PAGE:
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Robust Automatic Co-Segmentation of Multiple Medical Images

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T Liu

T Liu1*, D Floros2 , N Pitsianis1,2 , X Sun1 , F Yin3 , L Ren3 , (1) Duke University, Durham, North Carolina, (2) Aristotle University of Thessaloniki, Thessaloniki, Thessaloniki, (3) Duke University Medical Center, Durham, NC


SU-K-201-14 (Sunday, July 30, 2017) 4:00 PM - 6:00 PM Room: 201

Purpose: Automatic segmentation is very valuable for computer aided diagnosis and contouring during radiotherapy planning. When dealing with multiple image sets, such as the different respiratory phases in 4D-CT data, simultaneous co-segmentation of multiple medical images can be very useful for improving the efficiency and accuracy of segmentation and structure tracking. This work aims to develop a robust automatic co-segmentation method by adopting and adapting co-segmentation methods developed by the computer vision community for (RGB) video editing, tracking and understanding to medical image processing.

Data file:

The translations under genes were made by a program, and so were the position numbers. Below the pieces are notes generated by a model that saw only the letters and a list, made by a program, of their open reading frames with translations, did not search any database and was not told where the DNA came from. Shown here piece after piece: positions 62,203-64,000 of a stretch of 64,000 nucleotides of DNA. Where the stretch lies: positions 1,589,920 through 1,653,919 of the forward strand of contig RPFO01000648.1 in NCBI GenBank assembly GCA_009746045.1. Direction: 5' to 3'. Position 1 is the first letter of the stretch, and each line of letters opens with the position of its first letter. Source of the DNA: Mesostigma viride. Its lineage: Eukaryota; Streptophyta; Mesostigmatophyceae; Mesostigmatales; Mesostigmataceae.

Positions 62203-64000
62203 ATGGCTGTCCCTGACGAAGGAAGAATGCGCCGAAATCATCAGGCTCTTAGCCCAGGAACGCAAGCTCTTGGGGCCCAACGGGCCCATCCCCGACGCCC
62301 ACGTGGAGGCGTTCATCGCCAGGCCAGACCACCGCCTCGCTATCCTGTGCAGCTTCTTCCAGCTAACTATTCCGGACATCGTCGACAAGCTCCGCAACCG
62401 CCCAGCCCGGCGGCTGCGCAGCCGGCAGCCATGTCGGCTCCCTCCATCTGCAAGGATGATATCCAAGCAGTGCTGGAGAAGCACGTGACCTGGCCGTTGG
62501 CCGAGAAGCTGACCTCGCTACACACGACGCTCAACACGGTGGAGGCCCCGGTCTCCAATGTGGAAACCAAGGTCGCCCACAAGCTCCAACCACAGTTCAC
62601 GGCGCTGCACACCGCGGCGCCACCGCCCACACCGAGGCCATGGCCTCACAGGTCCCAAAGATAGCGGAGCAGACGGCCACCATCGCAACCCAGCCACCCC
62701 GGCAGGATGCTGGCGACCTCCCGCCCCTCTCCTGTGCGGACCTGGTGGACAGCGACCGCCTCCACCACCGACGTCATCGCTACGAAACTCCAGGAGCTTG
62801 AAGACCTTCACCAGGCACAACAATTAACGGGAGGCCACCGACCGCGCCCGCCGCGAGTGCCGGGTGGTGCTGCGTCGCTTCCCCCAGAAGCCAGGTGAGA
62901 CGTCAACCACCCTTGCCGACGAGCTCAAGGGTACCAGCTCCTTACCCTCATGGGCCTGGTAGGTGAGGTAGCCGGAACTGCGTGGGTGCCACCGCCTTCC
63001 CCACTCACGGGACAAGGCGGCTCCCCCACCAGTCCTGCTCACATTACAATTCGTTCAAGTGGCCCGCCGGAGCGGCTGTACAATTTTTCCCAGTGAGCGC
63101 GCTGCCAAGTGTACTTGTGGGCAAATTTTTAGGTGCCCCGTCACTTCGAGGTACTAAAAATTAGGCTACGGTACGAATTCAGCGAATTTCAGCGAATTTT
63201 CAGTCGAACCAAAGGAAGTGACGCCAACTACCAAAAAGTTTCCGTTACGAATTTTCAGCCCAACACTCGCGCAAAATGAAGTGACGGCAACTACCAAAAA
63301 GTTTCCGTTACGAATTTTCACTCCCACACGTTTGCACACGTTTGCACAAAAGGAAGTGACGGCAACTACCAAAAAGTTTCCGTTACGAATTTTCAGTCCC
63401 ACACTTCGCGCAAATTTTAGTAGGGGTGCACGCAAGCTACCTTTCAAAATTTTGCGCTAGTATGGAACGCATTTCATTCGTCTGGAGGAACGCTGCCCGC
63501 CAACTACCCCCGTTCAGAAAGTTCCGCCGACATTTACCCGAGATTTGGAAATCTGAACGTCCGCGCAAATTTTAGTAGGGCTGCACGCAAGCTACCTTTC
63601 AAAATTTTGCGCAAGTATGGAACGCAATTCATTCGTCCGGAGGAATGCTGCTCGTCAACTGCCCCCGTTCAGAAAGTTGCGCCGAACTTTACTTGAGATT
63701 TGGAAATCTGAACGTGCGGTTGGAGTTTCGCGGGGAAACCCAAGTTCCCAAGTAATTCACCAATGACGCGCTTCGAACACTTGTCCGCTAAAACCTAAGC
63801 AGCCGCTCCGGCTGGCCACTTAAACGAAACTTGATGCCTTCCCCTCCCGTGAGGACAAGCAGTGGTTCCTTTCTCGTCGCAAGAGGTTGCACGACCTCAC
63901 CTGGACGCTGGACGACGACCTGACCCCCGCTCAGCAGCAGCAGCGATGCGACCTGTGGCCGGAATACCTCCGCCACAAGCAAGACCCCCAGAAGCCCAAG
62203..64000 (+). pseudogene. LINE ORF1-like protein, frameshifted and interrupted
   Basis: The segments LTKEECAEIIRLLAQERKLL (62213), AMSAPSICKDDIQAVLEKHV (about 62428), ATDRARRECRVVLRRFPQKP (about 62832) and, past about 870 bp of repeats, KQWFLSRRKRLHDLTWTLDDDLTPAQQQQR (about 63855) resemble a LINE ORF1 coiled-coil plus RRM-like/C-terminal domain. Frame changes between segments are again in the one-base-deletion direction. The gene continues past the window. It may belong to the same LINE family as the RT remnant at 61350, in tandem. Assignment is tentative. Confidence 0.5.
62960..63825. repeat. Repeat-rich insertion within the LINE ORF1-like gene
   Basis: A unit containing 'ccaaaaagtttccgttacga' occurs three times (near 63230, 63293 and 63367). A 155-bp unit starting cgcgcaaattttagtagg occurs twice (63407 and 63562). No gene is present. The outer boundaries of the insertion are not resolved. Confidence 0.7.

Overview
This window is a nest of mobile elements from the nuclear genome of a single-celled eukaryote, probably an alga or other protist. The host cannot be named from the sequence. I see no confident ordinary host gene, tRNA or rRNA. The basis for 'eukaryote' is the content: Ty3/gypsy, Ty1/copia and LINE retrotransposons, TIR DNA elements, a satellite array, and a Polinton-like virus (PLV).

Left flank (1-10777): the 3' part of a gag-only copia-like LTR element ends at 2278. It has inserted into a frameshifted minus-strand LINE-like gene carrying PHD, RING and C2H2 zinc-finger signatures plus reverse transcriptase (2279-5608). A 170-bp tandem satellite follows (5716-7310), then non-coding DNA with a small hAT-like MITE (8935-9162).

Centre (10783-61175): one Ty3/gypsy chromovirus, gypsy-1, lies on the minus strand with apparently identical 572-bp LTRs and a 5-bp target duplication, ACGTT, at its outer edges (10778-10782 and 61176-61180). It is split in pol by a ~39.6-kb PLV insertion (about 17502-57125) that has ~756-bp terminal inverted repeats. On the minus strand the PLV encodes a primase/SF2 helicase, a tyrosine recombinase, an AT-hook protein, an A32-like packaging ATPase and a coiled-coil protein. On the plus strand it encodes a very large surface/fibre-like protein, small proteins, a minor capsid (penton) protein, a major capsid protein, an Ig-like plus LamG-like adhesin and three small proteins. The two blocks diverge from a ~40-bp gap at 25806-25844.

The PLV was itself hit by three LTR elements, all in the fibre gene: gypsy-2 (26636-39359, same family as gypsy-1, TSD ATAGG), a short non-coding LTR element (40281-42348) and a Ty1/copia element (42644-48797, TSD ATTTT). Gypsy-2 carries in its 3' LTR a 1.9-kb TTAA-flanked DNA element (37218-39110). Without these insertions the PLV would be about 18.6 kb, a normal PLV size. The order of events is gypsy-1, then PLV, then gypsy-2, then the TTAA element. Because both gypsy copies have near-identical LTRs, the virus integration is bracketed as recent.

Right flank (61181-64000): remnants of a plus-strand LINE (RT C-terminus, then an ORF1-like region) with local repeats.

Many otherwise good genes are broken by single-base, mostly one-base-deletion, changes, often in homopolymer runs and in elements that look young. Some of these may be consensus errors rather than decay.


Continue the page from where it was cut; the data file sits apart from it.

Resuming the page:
Methods: The presented method takes into account typical properties of medical images: gray scale, various fine tissue, low contrast, multiple noises, and higher spatial dimensions such as 4D-CT images, that challenge co-segmentation methods in robustness and efficiency. We adopt the basic co-segmentation components: sparse joint graph formation and graph spectral clustering. We make critical changes for robustness in voxel feature selection and voxel-voxel similarity. The voxel/node feature consists of a weighted intensity stencil and the gradient within a local cubelet centered at the voxel, for detecting and preserving edges and textures. We use a parametrized similarity metric scheme for data-specific adaptation by learning. For efficiency, especially to reduce the complexity at graph spectral decomposition and clustering, we partition the volume domain and hence the big graph into subgraphs, with overlapped buffer zones, exploiting the limited displacement in medical images. The partitioned co-segmentations are then fused into a global co-segmentation.

Results: Automatic co-segmentation of two respiratory phases of 4D-CT image pairs in ourexperiments renders segmentations in both images and their correspondence correctly, outperforming conventional methods in segmentation quality and efficiency.

Conclusion: The proposed co-segmentation method has the potential to become a basiccomponent to enhance and enable many imaging processes, such as automatic contouring, (deformable) registration, tracking, anatomical structure recognition, and anatomical atlas matching or generation.

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